Clearly, for those with a hospitalization, HH, or NH use, MA is a much less attractive option, particularly for dual eligibles. That could be due to utilization restrictions (narrow networks, referral requirements, and the like). It could also be the case that MA promotes more, appropriately efficient use of some of these services, compared to TM. (At some times and places, TM has suffered rampant home health fraud, for example). Beneficiaries need not like that — so they choose to switch out — but that doesn't mean there isn't worthwhile management of care going on.
Indeed, in an NBER working paper, Mark Duggan, Jonathan Gruber, Boris Vabson found evidence of this by exploiting a natural experiment in New York state, where some counties lost all their MA plans. (This has happened in many more counties throughout the country, which the authors also exploit. But for New York, they had inpatient hospital billing records for all beneficiaries, including those in MA, something they did not have nationally.) In brief, they found that MA beneficiaries forced to switch to TM had a dramatic increase in hospital use (65% higher; see chart below) with no increase in quality, including no decrease in readmissions or mortality. This suggests that MA promotes more efficient care. (See also the recent work by Katherine Baicker and Jacob Robbins.)
Recent policy developments could make MA more attractive. Regulations that limit cost sharing in MA for home health and nursing home care, effective January 2011, could have increased enrollees access to those services. Efforts are underway to pilot and test models to coordinate care for Medicare-Medicaid duals enrolled in private plans, which could help them access the services they need, including those with depression and other vulnerable populations.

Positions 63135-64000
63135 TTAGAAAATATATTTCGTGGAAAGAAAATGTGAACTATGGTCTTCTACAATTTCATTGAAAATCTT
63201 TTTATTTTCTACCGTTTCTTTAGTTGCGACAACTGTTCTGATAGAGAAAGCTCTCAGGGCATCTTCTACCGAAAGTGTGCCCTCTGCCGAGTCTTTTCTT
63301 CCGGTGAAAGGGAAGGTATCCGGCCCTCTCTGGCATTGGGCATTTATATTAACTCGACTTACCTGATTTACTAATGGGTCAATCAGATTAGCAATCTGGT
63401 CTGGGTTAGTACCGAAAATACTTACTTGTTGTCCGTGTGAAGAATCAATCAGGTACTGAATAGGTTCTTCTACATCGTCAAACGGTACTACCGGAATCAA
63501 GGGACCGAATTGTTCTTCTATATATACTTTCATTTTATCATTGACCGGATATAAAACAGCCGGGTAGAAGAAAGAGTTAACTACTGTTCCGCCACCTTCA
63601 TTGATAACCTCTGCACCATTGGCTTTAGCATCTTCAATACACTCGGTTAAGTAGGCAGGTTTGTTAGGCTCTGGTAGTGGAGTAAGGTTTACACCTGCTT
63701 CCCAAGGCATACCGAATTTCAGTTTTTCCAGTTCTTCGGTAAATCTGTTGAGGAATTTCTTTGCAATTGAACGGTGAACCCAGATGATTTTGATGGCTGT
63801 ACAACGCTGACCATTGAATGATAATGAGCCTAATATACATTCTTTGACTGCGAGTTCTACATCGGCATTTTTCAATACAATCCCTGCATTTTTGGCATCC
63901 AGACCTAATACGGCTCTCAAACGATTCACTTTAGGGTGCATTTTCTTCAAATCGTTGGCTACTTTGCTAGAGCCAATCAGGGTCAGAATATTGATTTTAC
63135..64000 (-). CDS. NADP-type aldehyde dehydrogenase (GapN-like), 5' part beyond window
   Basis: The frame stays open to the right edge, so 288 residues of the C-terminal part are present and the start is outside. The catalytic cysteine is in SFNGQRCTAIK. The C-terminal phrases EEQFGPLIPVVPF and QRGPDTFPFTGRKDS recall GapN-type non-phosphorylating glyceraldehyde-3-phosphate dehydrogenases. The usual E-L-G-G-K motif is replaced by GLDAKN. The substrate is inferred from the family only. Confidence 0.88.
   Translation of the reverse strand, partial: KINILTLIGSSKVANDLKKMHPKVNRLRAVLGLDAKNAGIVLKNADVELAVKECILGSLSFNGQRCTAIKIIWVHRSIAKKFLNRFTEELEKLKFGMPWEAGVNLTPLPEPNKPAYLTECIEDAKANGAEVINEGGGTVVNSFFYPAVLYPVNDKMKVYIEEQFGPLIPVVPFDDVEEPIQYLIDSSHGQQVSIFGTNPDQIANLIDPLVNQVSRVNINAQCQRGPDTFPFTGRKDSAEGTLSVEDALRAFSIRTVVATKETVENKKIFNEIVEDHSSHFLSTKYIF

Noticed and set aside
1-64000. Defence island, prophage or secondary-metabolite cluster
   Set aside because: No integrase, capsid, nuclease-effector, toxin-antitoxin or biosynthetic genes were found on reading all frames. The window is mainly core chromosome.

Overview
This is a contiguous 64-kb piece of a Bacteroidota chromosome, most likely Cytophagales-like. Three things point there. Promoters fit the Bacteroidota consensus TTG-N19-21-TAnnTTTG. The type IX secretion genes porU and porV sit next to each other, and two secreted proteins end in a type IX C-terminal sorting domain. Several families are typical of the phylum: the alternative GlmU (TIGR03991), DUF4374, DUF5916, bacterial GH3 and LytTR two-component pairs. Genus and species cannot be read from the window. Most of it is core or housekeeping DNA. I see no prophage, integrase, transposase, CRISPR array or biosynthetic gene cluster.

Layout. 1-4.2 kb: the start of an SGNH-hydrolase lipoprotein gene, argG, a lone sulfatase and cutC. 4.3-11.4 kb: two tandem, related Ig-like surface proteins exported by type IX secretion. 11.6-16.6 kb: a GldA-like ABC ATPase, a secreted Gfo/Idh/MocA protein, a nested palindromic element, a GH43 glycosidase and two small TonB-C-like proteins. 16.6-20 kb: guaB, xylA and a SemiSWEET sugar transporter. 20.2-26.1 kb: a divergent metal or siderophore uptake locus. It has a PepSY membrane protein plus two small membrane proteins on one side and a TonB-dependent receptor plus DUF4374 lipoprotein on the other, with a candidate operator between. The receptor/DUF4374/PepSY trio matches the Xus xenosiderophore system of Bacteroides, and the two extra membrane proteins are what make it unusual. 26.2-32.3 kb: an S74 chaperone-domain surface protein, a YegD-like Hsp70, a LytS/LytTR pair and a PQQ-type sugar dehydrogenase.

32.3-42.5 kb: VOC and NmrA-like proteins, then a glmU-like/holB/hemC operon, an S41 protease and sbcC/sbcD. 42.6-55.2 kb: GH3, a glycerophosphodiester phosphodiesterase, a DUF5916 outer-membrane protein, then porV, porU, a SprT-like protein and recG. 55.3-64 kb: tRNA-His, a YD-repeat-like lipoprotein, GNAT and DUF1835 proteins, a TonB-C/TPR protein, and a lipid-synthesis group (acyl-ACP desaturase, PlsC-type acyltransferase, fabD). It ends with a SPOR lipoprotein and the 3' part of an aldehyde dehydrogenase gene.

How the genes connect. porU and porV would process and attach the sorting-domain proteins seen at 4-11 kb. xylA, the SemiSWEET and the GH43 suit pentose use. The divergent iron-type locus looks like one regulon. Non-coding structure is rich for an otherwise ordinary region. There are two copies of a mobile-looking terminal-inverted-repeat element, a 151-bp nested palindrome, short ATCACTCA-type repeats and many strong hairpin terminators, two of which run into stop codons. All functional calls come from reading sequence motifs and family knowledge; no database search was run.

Ultimately, however, we should not expect any plan or plan type, to be ideal for all patients. After all, any beneficiary who (thoughtfully) chooses TM — whether alongside a supplemental plan or not — can reasonably say she is not as well served by MA, even if it is more efficient. And, despite MA's growth, TM is still considerably more popular.
* Long-stay nursing home use is distinguished from short-stay by the presence of a 90-day Minimum Data Set (MDS) assessment.
** For the chart, duals are those who became dual eligible between February 2010 and January 2011.
Austin B. Frakt, PhD, is a health economist with the Department of Veterans Affairs, an Associate Professor at Boston University’s School of Medicine and School of Public Health, and a Visiting Associate Professor with the Department of Health Policy and Management at the Harvard T.H. Chan School of Public Health. He blogs about health economics and policy at The Incidental Economist and tweets at @afrakt. The views expressed in this post are that of the author and do not necessarily reflect the position of the Department of Veterans Affairs, Boston University, or Harvard University.